This spring we’re embarking on a “fun” project, a kitchen remodel. As I mentioned last month, this is something we’ve been wanting to do for several years. Since it’s been on our radar, we’ve been saving up.
As with anything, there are varying cost levels when remodeling a kitchen. You can have a budget of $5,000, $50,000, $150,000 or anywhere in between. Several sources cited that kitchen remodels shouldn’t be more than 15% of the total value of your home. We’re going slightly above that, at an estimated 18% of our house value. According to these folks, we’re doing a mid-range budget, major kitchen remodel. Essentially, a gut and redo.
When we were budgeting we found it helpful to think about all of the areas where you can spend money when you’re remodeling a kitchen. Here are the buckets we came up with…
Depending on how many of these categories you’ll be changing, your budget will be affected. Also realize that in the Cabinets, Countertops…bucket that there can be huge variations in the quality of materials and therefore cost, so much of your budget will be driven by those items.
After looking at our breakdown by category, about 78% of our budget money is going into the Cabinets, Countertops…bucket. The rest is for the other items, which we unfortunately need to do primarily because of poor layout of the existing kitchen.
We’ve spent a lot of time over the last few months doing research on the major expenses. For us, the cabinets and appliances are driving the budget. We were pleasantly surprised to find a carpenter that will build high quality, custom cabinets for us at a very fair price. Additionally, we’ve never really purchased appliances before so there was a learning curve given the range of products available and our specific needs. Plenty of time was spent talking to folks about what appliances they have and what they like and don’t like about them, reading online message boards, and visiting area stores.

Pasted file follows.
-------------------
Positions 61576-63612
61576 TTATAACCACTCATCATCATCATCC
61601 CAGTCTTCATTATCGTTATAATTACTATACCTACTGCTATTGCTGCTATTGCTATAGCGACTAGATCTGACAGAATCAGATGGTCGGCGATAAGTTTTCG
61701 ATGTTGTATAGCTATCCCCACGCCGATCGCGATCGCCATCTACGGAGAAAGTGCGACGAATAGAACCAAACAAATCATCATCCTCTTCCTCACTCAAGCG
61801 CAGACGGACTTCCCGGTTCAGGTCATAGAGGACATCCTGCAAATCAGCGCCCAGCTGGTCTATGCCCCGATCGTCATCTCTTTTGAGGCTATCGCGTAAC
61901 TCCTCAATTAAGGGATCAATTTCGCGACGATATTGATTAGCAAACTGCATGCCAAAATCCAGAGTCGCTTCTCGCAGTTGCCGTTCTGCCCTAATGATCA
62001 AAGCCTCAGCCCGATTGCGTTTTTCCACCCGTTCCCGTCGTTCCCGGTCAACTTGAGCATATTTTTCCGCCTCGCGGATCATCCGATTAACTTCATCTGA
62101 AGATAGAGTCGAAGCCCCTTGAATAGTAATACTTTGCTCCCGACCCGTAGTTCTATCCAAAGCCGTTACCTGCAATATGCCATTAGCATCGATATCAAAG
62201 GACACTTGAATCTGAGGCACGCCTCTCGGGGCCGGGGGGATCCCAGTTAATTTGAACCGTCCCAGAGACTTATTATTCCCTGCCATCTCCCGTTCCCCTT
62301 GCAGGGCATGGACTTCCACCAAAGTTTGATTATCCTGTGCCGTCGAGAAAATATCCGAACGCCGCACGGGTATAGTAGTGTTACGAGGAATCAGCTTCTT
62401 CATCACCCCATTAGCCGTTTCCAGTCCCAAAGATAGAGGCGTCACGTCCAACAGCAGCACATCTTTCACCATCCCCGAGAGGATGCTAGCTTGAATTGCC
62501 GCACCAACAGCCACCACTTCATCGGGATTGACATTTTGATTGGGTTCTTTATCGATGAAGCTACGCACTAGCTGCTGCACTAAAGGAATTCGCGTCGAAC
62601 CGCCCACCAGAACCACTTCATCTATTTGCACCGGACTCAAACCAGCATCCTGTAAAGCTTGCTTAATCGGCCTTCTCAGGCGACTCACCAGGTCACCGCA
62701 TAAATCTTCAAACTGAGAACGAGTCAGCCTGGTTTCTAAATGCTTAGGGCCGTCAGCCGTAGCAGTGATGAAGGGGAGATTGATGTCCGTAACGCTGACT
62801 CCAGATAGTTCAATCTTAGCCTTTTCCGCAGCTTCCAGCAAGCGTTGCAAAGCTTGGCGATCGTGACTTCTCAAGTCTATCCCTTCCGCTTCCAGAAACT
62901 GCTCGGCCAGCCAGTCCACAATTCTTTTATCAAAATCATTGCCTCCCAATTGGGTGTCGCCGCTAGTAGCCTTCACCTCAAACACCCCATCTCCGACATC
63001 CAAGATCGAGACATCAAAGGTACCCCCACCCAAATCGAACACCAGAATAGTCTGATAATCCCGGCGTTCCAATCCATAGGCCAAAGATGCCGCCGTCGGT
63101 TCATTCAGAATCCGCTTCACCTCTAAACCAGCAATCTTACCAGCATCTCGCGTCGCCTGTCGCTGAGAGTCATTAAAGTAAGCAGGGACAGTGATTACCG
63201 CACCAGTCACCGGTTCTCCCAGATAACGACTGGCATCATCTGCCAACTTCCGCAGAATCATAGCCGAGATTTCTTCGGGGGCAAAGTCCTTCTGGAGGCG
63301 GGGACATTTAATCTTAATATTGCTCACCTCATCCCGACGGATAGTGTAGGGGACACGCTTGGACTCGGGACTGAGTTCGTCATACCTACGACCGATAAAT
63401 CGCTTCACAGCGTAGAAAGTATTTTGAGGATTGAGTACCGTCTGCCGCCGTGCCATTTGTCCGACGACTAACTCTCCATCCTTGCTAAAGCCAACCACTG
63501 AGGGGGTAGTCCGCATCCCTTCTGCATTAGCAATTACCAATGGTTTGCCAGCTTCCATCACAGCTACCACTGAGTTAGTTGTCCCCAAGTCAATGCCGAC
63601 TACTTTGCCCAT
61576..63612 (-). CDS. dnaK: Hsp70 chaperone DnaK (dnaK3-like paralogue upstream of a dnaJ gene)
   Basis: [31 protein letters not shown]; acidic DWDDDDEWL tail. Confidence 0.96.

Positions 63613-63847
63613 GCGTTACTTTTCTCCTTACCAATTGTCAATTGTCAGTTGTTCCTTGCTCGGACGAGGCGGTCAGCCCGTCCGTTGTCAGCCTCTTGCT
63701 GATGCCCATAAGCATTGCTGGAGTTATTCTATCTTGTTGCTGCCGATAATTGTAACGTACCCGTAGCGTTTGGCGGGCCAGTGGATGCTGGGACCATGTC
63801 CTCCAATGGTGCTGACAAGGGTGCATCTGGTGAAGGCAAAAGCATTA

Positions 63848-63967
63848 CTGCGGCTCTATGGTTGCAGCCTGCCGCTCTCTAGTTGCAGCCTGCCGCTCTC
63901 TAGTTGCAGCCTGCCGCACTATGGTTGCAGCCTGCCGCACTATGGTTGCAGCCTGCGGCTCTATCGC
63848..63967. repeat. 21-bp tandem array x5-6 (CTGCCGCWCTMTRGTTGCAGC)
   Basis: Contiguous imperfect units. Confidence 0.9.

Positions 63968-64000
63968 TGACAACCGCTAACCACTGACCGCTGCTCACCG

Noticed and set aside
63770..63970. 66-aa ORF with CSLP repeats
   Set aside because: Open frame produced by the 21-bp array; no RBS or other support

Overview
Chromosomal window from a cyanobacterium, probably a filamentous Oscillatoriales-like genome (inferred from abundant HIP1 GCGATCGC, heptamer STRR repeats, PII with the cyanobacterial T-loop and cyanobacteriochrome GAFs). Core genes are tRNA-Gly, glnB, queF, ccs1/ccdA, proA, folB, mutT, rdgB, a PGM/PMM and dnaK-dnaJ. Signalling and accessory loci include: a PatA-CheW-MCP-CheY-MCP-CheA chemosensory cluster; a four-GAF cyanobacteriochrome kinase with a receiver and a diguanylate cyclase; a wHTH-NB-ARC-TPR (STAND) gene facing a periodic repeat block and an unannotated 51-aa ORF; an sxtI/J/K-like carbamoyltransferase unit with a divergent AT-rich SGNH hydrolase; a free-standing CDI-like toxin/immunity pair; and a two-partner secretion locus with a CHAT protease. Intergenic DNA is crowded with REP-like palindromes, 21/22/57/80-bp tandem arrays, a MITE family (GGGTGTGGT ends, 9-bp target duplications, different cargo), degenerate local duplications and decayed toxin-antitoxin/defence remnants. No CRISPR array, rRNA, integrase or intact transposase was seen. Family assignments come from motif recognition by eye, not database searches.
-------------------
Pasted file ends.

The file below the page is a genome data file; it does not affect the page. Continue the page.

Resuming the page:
The main lesson I’ve learned so far is the importance of research and considering different options based on your needs. Most likely, there are going to be some tradeoffs involved in order to stay within budget. For example, we really wanted a built-in eating area, but when the carpenter priced out building it for us we decided we’d just purchase a table and chairs for the space. The extra expense was driving us way over budget. We also decided that a matching family of appliances wasn’t that important to us. They’ll all be the same color, but they won’t be the same brand.
Next up, coming up with the right design and layout.